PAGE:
IN THE UNITED STATES DISTRICT COURT FOR THE DISTRICT OF NEW JERSEY CAMDEN VICINAGE
May 20, 2008
HECTOR L. HUERTAS, PLAINTIFF, PRO SE
CERTIFIED CREDIT & COLLECTION BUREAU, DEFENDANT.
The opinion of the court was delivered by: RENÉE Marie Bumb United States District Judge
[Docket No. 5]
OPINION AND ORDER
This matter comes before the Court upon Plaintiff Hector L. Huertas' motion for reconsideration of the Court's ruling of April 25, 2008 [Dkt. No. 2]. In its Order, the Court ordered that Plaintiff, appearing pro se, file an amended complaint alleging only his individual claims. The Court found that Plaintiff could not maintain the action as a class action. The Order, however, was without prejudice as to the right of Plaintiff to seek the appointment of counsel or to retain counsel. Plaintiff now brings a motion pursuant to Local Rule 7.1(i) seeking reconsideration of the Court's Order.
Local Civil Rule 7.1(i) governs motions for reconsideration.
See Bowers v. National Collegiate Athletic Ass'n, 130 F. Supp. 2d 610, 612 (D.N.J. 2001). The Local Rule specifies that a motion for reconsideration must be filed within 10 days after the entry of the order or judgment challenged. Plaintiff's motion is timely.
The Local Rule specifies that a separate brief shall be filed "setting forth concisely the matter or controlling decisions which the party believes the Judge or Magistrate Judge has overlooked." L. Civ. R. 7.1(i). The standard for reargument is high and reconsideration is to be granted only sparingly. See United States v. Jones, 158 F.R.D. 309, 314 (D.N.J. 1994); NL Industries, Inc. v. Commercial Union Insurance, 935 F. Supp. 513, 515 (D.N.J. 1996).
Ordinarily, a motion for reconsideration may address only those matters of fact or issues of law which were presented to, but not considered by, the court in the course of making the decision at issue. See SPIRG v. Monsanto Co., 727 F. Supp. 876, 878 (D.N.J.), aff'd, 891 F.2d 283 (3d Cir. 1989). The court will grant a motion for reconsideration only if the movant establishes that the court overlooked "dispositive factual matters or controlling decisions of law." See Rouse v. Plantier, 997 F. Supp. 575, 578 (D.N.J. 1998); Starr v. JCI Data Processing, Inc., 767 F. Supp. 633, 635 (D.N.J. 1991). Again, however, "the court may, in the exercise of its discretion, consider evidence offered for the first time on a motion for reargument, particularly if the evidence may lead to a different result." Former L. Civ. R. 7.1 cmt. 6.f. With these standards in mind, the Court will now turn to Plaintiff's motion for reconsideration.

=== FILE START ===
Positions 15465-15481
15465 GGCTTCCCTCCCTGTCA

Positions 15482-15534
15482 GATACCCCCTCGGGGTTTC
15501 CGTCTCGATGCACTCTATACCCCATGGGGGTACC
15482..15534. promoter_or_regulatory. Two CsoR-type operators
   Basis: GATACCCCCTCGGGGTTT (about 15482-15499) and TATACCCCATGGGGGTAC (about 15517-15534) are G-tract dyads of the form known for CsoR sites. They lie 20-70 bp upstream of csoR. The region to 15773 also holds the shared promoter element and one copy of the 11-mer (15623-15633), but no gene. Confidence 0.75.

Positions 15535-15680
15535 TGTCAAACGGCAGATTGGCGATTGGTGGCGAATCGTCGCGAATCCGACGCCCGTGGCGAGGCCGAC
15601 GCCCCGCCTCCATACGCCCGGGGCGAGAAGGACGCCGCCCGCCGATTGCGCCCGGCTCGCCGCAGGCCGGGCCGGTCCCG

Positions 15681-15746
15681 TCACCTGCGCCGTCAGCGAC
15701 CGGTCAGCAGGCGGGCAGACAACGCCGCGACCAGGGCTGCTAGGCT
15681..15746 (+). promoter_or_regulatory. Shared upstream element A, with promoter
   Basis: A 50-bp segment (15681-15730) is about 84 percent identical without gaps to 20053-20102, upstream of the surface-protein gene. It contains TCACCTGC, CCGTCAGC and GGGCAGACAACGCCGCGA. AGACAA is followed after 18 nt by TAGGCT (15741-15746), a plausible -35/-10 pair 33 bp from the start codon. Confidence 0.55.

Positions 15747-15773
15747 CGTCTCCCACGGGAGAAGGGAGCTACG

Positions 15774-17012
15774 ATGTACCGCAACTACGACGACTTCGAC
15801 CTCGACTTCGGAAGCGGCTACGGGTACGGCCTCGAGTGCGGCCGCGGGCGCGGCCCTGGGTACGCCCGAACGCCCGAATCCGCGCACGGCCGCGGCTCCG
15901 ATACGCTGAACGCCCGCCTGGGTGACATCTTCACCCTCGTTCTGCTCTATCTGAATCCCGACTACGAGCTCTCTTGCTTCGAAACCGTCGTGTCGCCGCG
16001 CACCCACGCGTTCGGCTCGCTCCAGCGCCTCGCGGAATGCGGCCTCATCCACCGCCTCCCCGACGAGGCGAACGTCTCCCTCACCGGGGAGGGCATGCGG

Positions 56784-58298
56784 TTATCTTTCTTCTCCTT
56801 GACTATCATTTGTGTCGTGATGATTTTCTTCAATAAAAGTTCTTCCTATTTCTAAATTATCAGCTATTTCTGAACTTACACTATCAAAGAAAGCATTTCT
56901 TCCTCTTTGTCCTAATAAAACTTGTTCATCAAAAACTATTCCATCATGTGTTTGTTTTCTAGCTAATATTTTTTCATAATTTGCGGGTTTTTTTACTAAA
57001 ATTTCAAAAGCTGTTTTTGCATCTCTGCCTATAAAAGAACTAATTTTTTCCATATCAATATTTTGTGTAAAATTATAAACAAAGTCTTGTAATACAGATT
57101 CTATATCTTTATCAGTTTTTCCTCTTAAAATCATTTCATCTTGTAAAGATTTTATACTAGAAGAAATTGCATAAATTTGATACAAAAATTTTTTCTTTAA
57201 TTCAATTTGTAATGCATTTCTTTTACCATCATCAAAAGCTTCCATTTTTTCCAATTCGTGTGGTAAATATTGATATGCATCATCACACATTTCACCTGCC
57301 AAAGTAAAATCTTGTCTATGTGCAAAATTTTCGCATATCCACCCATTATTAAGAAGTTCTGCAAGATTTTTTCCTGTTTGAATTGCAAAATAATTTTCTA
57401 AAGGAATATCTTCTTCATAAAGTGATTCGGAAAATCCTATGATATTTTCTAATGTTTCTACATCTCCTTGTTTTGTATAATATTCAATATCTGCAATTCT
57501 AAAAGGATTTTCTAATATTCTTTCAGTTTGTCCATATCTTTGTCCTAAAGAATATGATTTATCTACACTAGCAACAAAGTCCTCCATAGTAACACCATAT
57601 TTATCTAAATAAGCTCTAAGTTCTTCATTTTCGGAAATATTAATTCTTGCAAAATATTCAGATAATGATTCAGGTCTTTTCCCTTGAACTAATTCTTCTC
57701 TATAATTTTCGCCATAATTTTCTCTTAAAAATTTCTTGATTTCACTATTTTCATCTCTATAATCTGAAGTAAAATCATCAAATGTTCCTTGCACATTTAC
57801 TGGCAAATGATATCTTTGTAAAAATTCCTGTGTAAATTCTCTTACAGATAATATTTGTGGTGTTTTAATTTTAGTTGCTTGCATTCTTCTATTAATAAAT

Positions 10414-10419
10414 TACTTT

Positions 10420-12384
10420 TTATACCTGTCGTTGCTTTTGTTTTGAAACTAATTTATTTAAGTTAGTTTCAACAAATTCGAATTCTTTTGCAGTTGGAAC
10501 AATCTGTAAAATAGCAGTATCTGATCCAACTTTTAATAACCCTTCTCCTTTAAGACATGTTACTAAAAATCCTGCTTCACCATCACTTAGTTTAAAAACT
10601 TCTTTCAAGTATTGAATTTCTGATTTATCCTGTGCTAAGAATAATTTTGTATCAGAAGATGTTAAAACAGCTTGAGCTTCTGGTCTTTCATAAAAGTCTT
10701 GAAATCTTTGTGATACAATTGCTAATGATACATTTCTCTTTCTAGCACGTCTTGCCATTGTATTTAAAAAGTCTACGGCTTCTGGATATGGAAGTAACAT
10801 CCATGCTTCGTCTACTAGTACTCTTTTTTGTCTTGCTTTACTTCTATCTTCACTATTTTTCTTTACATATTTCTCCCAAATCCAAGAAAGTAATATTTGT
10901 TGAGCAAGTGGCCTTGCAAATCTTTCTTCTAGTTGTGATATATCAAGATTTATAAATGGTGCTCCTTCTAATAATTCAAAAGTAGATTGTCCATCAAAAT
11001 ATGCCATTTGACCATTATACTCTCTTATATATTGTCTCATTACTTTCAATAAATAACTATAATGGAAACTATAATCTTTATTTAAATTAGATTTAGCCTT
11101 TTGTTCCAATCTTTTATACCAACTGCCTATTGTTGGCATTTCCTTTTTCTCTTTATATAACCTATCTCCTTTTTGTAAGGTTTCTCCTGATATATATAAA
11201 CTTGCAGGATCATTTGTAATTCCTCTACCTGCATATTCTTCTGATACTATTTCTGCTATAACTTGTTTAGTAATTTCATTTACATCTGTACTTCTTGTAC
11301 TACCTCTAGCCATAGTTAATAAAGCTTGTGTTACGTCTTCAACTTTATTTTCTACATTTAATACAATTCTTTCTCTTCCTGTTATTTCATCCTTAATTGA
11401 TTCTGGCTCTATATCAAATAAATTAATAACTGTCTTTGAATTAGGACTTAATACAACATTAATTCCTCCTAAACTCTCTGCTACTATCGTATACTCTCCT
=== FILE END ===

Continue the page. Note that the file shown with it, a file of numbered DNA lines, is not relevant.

Plaintiff argues that this Court overlooked controlling law. Specifically, he contends that the Court erroneously ruled that he was similarly situated to a prisoner and, thus, could not bring a class action. This Court finds that Plaintiff misreads the Court's Order. The Court held that Plaintiff, a non-lawyer, appearing pro se, could not represent others. The law is well-established that a layperson cannot ordinarily represent the interest of a class. See, e.g., Ransom v. U.S. Postal Service, 170 Fed. Appx. 525, 528 (10th Cir. 2006) (dismissing class complaint "because a pro se cannot litigate on behalf of a class"); Lescs v. Martinsburg Police Department, 138 Fed. Appx. 562, 564 (4th Cir. 2005) ("it is plain error to certify a class when a pro se litigant seeks to represent the class"); McShane v. United States, 366 F.2d 286, 288 (9th Cir. 1966) (pro se plaintiff "has no authority to appear as an attorney for others than himself"). "A litigant may bring [his] own claims to federal court without counsel, but not the claims of others." Fymbo v. State Farm Fire & Cas. Co., 213 F.3d 1320, 1321 (10th Cir. 2000).
The rule against pro se representation of others exists because "[g]enerally, a non-lawyer does not possess sufficient legal training or skills to represent others in class litigation." Ransom, 170 Fed. Appx. at 52-29. This rule is "particularly important in class actions because class litigation must comply with the complex and demanding requirements of Rule 23 of the Federal Rules of Civil Procedure. Indeed, Rule 23(g) requires appointment of class counsel, unless otherwise provided by statute." Id. at 530. In addition, the rule becomes even more compelling in cases such as this one, where the Plaintiff has been permitted to proceed in forma pauperis and does not have the financial capacity to conduct the litigation. See id. (noting that pro se plaintiff "is unlikely to be able to demonstrate the financial capacity to conduct the litigation") (quoting 6A Federal Procedure, Lawyers Edition § 12:148 at 213-14 (2004)) (internal quotations omitted).
Accordingly, this Court sees no reason to reconsider its prior Order. Plaintiff's motion is therefore DENIED. The Court notes, however, that the Plaintiff is not precluded from seeking the appointment of counsel or retaining counsel, as the Court stated in its prior Order.
Plaintiff also seeks permission to appeal the Court's Order pursuant to 28. U.S.C. § 1292(b). Because this matter does not involve a controlling question of law as to which there is substantial grounds for difference of opinion, nor would an immediate appeal from the Order materially advance the ultimate determination of the litigation, Plaintiff's request is DENIED.
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